Like most of the core beliefs of the English, witchcraft was also amongst the most prevalent one. The reasons the villains select the people they do for condemnation are both simple and clear. Why, then, does Arthur Miller decide to make her a young woman of eighteen or nineteen for this play?
In the early going, he is the force behind the witch trials, probing for confessions and encouraging people to testify. Many have gathered at Parris' residence in order to unearth the mystery. He represents both the cowardice and courage that Miller sees in everyone in the play, and in the world, caught in dangers beyond their control.
Danforth then informs an unaware John that Elizabeth is pregnant, and promises to spare her from execution until the child is born, hoping to persuade John to withdraw his case.
Betty wakes again and is hysterical. Judgment Another major theme in The Crucible is that of judgment, especially seen in the characters of Danforth and Rev. Reverend Hale arrives and begins his investigation. In act two, in the scene where Reverend Hale asked John to recite the Ten Commandments, and John recited all except for adultery.
She was easily manipulated into activities and speeches she hardly believed in. Abigail coerces and threatens the others to "stick to their story" of merely dancing in the woods. But in the end he comes to realize that all he can do and must do is to protect the truth, even at the cost of his own life.
His ten-year-old daughter, Betty Parrislies motionless.
Just at this time, Reverend Hale enters to examine Betty. Hale questions Mary Warren and learns that she sewed the poppet and stored the needle inside.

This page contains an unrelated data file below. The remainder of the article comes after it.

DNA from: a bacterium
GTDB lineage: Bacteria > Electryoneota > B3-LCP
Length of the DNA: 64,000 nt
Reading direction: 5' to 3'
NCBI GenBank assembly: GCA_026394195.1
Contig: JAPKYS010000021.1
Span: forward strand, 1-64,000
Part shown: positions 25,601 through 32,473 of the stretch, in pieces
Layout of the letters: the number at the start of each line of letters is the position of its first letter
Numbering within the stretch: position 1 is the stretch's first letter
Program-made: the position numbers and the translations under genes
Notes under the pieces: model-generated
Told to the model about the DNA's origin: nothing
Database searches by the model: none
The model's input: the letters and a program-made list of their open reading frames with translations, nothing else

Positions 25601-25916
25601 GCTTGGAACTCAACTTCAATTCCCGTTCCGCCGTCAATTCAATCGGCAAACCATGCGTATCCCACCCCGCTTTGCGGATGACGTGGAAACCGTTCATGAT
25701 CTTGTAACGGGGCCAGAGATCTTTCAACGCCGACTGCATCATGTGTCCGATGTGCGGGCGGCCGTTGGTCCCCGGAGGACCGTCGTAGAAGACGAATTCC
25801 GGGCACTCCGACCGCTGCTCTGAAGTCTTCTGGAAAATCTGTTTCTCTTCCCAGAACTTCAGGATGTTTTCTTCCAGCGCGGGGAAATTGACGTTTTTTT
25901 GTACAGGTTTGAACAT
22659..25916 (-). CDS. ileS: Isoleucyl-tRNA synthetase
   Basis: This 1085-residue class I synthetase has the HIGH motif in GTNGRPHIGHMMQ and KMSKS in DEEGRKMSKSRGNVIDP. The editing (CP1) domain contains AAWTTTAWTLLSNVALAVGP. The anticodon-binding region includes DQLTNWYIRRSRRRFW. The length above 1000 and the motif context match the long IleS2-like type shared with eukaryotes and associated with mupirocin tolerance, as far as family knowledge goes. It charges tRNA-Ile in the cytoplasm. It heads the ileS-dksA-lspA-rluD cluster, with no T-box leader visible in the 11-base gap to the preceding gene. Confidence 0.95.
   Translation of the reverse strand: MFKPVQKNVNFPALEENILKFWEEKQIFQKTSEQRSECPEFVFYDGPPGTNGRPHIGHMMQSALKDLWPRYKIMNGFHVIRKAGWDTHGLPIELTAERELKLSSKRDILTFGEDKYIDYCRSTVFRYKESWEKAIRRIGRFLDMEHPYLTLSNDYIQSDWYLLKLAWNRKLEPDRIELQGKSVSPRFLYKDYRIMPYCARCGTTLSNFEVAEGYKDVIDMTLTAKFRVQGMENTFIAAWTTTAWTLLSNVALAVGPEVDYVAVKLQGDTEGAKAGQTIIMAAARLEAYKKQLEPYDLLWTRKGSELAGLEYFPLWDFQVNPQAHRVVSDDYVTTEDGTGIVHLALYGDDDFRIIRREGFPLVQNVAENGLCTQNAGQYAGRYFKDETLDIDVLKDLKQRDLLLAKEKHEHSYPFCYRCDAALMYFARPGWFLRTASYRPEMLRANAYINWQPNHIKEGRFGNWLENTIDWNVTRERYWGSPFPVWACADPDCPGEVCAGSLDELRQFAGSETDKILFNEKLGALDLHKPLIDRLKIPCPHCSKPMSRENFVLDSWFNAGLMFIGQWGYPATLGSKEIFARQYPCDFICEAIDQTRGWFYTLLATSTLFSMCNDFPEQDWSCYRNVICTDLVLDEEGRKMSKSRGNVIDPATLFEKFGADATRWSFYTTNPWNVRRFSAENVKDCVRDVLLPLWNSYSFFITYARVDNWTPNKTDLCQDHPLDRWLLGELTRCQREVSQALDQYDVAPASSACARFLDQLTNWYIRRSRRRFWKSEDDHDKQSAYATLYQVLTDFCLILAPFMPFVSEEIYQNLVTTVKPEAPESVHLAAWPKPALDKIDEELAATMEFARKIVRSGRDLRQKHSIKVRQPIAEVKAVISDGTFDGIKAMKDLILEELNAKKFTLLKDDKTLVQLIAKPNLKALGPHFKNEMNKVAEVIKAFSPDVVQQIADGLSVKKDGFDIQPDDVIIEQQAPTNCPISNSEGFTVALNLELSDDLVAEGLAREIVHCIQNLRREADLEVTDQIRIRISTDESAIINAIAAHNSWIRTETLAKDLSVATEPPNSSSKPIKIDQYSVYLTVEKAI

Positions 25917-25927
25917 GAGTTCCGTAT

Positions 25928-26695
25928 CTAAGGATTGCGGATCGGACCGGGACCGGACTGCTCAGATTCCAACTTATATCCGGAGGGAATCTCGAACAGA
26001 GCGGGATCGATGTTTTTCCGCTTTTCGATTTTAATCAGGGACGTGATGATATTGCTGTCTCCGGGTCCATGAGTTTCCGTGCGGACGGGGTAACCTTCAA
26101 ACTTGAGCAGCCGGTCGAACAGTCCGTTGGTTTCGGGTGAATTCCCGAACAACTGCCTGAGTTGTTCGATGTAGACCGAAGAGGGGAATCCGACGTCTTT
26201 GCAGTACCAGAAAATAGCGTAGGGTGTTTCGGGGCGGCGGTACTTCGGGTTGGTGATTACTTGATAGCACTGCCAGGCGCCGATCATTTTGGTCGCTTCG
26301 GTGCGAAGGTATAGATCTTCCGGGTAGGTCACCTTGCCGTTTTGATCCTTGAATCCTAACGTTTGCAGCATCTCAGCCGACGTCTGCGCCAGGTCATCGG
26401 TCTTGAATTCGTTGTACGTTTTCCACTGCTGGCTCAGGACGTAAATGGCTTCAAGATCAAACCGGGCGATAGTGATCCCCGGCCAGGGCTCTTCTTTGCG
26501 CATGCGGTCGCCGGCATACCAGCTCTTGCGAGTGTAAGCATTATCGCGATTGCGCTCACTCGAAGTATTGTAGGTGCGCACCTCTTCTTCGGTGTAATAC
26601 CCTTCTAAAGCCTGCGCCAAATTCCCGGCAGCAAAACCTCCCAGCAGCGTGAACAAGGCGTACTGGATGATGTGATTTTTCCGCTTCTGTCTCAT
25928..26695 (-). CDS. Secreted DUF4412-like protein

After being framed for witchcraft, she confesses and is subsequently imprisoned with Sarah Good. Putnam is jealous of Rebecca because all of Rebecca's children are healthy, whereas Mrs. Despite his adulterous behavior John Proctor is a man that often serves as the only voice of reason during the play.
Check new design of our homepage! Putnam arrive and reveal that their daughter Ruth is also ill. The men argue until Proctor renounces his confession entirely, ripping up the signed document.
Hale arrives at the Proctor house and questions Proctor about his poor church attendance. They too were assumed to be witches, owing to their colored skin and vast differences in their local culture. Various characters base their actions on the desire to protect their respective reputations.
Danforth and Hathorne have returned to Salem to meet with Parris, and are surprised to learn that Hale has returned and is meeting with the condemned.
Afraid of Abigail, Elizabeth implores Proctor to testify at the witch trials in Salem that he heard her earlier claims that the dancing was not connected to witchcraft—claims the girl had indeed made before discovering a better way to save her hide.
Many villagers have been charged with witchcraft; most have confessed and been given lengthy prison terms and their property seized by the government; twelve have been hanged; seven more are to be hanged at sunrise for refusing to confess, including John Proctor, Rebecca Nurse and Martha Corey.